M. S. Narasimhan

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M. S. Narasimhan
NarasimhaninBengaluru2010 214.jpg
Narasimhan in 2010
Born
Mudumbai Seshachalu Narasimhan

(1932-06-07)7 June 1932
Died15 May 2021(2021-05-15) (aged 88)
Alma materTata Institute of Fundamental Research
Spouse(s)Sakuntala Narasimhan
Children2 (including Shobhana)
Scientific career
FieldsMathematics
InstitutionsTata Institute of Fundamental Research, International Center for Theoretical Physics
Doctoral advisorK. S. Chandrasekharan
Doctoral students

Mudumbai Seshachalu Narasimhan FRS (7 June 1932 – 15 May 2021) was an Indian mathematician. His focus areas included number theory, algebraic geometry, representation theory, and partial differential equations. He was a pioneer in the study of moduli spaces of holomorphic vector bundles on projective varieties. His work is considered the foundation for Kobayashi–Hitchin correspondence that links differential geometry and algebraic geometry of vector bundles over complex manifolds. He was also known for his collaboration with mathematician C. S. Seshadri, for their proof of the Narasimhan–Seshadri theorem which proved the necessary conditions for stable vector bundles on a Riemann surface.

He was a recipient of the Padma Bhushan, India's third highest civilian honor, in 1990, and the Ordre national du Mérite from France in 1989. He was an elected Fellow of the Royal Society, London. He was also the recipient of Shanti Swarup Bhatnagar Prize in 1975 and was the only Indian to receive the King Faisal International Prize in the field of science.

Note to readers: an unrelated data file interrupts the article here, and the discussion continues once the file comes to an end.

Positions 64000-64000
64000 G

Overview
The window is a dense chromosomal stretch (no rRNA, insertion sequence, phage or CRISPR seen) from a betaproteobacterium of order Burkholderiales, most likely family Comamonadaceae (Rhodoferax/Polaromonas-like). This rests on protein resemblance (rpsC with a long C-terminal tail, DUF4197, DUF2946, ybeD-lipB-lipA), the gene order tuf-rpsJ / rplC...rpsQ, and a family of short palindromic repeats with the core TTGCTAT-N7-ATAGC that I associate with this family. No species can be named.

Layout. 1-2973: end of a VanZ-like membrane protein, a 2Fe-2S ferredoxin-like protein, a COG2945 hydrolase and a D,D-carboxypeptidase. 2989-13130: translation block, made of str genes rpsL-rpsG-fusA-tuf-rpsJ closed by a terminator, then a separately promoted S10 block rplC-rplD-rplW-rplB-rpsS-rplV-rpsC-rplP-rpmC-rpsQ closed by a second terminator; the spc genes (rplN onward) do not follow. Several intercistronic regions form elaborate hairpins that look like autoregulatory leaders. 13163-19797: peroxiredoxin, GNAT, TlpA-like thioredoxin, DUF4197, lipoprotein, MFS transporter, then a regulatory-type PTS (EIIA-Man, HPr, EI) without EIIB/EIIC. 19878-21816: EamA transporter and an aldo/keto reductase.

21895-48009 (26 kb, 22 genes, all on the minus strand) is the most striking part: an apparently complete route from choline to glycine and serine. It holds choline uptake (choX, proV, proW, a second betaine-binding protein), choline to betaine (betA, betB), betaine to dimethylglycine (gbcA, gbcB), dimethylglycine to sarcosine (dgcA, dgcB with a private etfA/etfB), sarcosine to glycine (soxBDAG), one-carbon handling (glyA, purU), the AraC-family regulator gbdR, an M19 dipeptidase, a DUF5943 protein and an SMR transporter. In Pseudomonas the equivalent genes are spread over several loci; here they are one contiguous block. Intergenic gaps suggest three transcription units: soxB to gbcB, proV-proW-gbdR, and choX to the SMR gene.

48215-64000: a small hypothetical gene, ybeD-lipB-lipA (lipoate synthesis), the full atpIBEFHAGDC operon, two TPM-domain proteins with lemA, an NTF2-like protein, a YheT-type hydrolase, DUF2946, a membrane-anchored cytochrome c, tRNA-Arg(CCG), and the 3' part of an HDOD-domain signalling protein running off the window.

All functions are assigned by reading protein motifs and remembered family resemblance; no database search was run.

Early life[edit]

Narasimhan was born on 7 June 1932 into a rural family in Tandarai in present day Tamil Nadu, as the eldest among five children.[1][2] His family hailed from the North Arcot district. After his early education in rural part of the country, he joined Loyola College in Madras for his undergraduate education. Here he studied under Father Charles Racine, a French Jesuit professor, who in turn had studied under the French mathematician and geometer Élie Cartan.[3] He joined the Tata Institute of Fundamental Research (TIFR), Bombay, for his graduate studies in 1953. He obtained his Ph.D. from the University of Mumbai in 1960 where his advisor was the mathematician K. S. Chandrasekharan, who was known for his work on number theory.[3]

Career[edit]

Narasimhan started his career in 1960 when he joined the faculty of the Tata Institute of Fundamental Research (TIFR); he later went on to become an honorary fellow.[4][5] His areas of focus while at TIFR included studying partial differential operators and elliptic operators.[3] During this time, he visited France under the invitation of Laurent Schwartz and was exposed to the works of other French mathematicians including Jean-Pierre Serre, Claude Chevalley, Élie Cartan, and Jean Leray.[3] He contracted pleurisy during his time in France and was hospitalized. He would later recount the incident as exposing him to the "real France" and further strengthening his leftist sympathies which were already triggered by his interactions with the Trotskyist Schwartz.[3]